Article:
Bank Reserve Ratios and What They Mean
Bank reserve ratios are central bank regulations that set the minimum capital reserves that a commercial bank must hold as a percentage of its deposits. The bank reserve ratio is also sometimes referred to as the cash reserve ratio (CRR) or bank reserve requirement.
The bank reserve ratio is often used as a monetary policy tool since the regulations adjust the available funds that banks have to make loans. Reserve requirements are also designed to help shield the banking system from sudden drops in liquidity that can result from a number of financial crises. While some countries, like the U.K. and Australia, have no reserve requirements, others—like Brazil—have 20% reserve requirements, while Lebanon has 30% reserve requirements for its banking system.
Investors should be cognizant of the differences in bank reserve ratios across different countries and the propensity for their central banks to adjust them.
Effects on Monetary Policy
Many Western countries avoid changing reserve requirements since it could cause an immediate liquidity problem or banks to have low excess reserves. These countries instead utilize open-market operations, such as quantitative easing, to implement their monetary policy. The reserve ratio in the U.S. has been set at 10% for transactional deposits and zero percent on time deposits for many years.
The use of reserve ratios in monetary policy is more common in emerging markets. For example, China has used reserve requirements as a way to combat inflation, since raising them reduces the available money supply. In fact, China had used the strategy extensively throughout the global economic decline in 2007 and 2010 to encourage and discourage lending.
Let's take a look at an example of how the bank reserve ratio affects monetary policy:
A bank with $10 million in deposits must hold $1 million in reserves, if the bank reserve ratio is 10 percent, which means that only $9 million is available to be lent out in the form of bank loans. Lowering the bank reserve ratio has therefore increased the amount of money available to be loaned in the banking system, and vice versa when increasing in the bank reserve ratio.
The effectiveness of reserve ratios as a monetary policy tool is debatable, but there's little doubt that it has at least a moderate effect on the market in the short to medium-term. However, the use of reserve ratios has become mostly irrelevant in the U.S. and many other developed markets, as regulators have abandoned them in favor of quantitative easing and more indirect policy tools. These alternatives were extensively used during the 2008-2009 global financial crisis in the United States and Europe.
Effects on Stocks and Bonds
The effect of reserve ratio changes on stocks and bonds is largely the indirect result of changes to interest rates. Higher interest rates tend to hurt bondholders since interest rates are inversely correlated with bond prices. The stock market also tends to react negatively to higher interest rates since it becomes more expensive for companies to obtain financing.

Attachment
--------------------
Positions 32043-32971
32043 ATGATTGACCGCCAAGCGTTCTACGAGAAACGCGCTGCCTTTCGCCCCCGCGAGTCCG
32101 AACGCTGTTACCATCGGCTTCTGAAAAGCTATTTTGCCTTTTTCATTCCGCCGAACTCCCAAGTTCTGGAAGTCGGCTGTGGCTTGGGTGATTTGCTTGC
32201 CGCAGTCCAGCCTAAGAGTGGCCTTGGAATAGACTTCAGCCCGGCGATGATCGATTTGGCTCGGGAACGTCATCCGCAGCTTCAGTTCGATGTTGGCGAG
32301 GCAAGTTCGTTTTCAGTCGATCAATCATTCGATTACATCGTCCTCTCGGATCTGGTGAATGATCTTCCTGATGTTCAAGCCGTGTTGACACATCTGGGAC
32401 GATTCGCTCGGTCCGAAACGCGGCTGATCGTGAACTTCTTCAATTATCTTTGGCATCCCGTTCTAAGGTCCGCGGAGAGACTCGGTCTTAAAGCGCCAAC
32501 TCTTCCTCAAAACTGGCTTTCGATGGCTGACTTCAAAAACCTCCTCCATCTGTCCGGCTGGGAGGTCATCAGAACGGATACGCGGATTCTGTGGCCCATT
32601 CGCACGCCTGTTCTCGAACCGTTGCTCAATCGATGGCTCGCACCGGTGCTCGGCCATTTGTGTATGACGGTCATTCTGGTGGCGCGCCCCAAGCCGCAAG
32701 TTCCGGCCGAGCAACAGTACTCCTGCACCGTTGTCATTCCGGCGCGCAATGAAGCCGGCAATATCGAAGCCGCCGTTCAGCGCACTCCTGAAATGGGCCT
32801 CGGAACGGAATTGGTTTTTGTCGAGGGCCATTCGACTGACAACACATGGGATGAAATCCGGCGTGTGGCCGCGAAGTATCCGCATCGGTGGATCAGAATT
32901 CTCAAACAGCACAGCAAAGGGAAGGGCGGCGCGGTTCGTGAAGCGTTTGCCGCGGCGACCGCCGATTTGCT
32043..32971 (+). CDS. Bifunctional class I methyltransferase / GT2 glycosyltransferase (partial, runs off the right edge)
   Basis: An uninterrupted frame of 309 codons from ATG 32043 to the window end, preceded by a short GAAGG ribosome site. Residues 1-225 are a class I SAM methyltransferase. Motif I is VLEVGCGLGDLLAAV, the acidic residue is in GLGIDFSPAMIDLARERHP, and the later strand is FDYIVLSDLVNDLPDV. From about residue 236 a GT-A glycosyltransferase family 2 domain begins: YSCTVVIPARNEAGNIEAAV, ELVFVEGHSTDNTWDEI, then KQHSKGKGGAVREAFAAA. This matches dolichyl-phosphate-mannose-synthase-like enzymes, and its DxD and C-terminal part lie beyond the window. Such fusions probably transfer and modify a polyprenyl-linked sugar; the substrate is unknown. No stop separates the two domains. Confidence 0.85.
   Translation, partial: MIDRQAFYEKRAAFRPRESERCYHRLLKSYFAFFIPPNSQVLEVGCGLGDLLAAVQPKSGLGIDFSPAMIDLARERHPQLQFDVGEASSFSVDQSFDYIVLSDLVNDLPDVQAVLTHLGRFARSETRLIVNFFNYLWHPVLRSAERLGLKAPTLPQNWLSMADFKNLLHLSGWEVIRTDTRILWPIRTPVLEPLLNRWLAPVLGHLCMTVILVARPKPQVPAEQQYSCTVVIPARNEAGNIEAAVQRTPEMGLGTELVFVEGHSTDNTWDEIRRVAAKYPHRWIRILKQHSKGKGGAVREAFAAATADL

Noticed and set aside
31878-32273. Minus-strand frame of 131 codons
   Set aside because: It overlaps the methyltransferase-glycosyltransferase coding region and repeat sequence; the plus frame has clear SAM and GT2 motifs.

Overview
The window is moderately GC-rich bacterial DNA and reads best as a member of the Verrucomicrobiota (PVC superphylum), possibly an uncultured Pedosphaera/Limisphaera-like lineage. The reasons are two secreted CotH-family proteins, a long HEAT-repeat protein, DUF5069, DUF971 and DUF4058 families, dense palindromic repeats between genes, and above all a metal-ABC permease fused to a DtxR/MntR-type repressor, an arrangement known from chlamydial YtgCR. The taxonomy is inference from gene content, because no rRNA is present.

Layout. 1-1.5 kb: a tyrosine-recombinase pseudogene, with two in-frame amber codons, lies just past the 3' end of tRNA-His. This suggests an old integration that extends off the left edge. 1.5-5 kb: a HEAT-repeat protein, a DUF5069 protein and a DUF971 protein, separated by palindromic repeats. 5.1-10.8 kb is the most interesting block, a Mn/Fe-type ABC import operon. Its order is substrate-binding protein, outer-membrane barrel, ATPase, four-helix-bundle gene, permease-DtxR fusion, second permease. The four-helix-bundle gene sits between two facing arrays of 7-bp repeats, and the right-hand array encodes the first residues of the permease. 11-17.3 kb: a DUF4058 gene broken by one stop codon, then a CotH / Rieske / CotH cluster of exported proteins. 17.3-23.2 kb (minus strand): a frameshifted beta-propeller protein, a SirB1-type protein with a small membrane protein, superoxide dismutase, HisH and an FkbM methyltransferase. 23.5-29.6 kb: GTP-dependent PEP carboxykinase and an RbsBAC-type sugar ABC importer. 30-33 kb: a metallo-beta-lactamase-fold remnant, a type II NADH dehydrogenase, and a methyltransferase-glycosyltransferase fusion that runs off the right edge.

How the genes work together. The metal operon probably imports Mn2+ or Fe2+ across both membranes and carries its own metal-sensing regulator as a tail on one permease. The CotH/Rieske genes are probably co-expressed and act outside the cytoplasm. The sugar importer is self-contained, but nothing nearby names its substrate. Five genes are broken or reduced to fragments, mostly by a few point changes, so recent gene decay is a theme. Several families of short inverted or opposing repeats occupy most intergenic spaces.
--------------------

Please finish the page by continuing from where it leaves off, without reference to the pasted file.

As a result, raising reserve requirements generally hurts both stocks and bonds and lowering reserve requirements generally helps stocks and bonds. Higher reserve ratio requirements generally come during times of inflation, while lower reserve requirements typically come during deflationary times. This means that stocks already tend to have higher than historical valuations.
Certain sectors of the stock market may also be more vulnerable to changes in the reserve ratio. Most notably, financial institutions tend to suffer when the reserve ratio is increased since they can make fewer loans and generate less interest income. The opposite is true when the reserve ratio is decreased and more capital is freed up for lending and interest-generating activities. Some countries pay interest on bank reserve ratios to financial institutions, which could prove beneficial depending on the prevailing interest rates. The United States Federal Reserve pays a 0.5% interest rate on bank reserves, as of 2015, which compensates banks for the lost interest income.
International investors should keep reserve ratio changes in mind when investing in countries that employ reserve ratios as a monetary policy tool, such as China. Often times, investors can predict changes to bank reserve ratios by looking at underlying macroeconomic trends in inflation. A country with rising inflation may be at risk for an increase in reserve ratios while a country with deflation could be in for a decrease in reserve ratio requirements.
Investors can hedge against these risks by ensuring that their portfolio is diversified across many different countries and regions. That way, an adverse change in the reserve ratio in one country won't have a dramatic impact on the entire portfolio. Investors can also consider shifting their exposure into sectors that are less affected by reserve ratios and away from sectors that may be overexposed - such as the financial sector and commercial banks.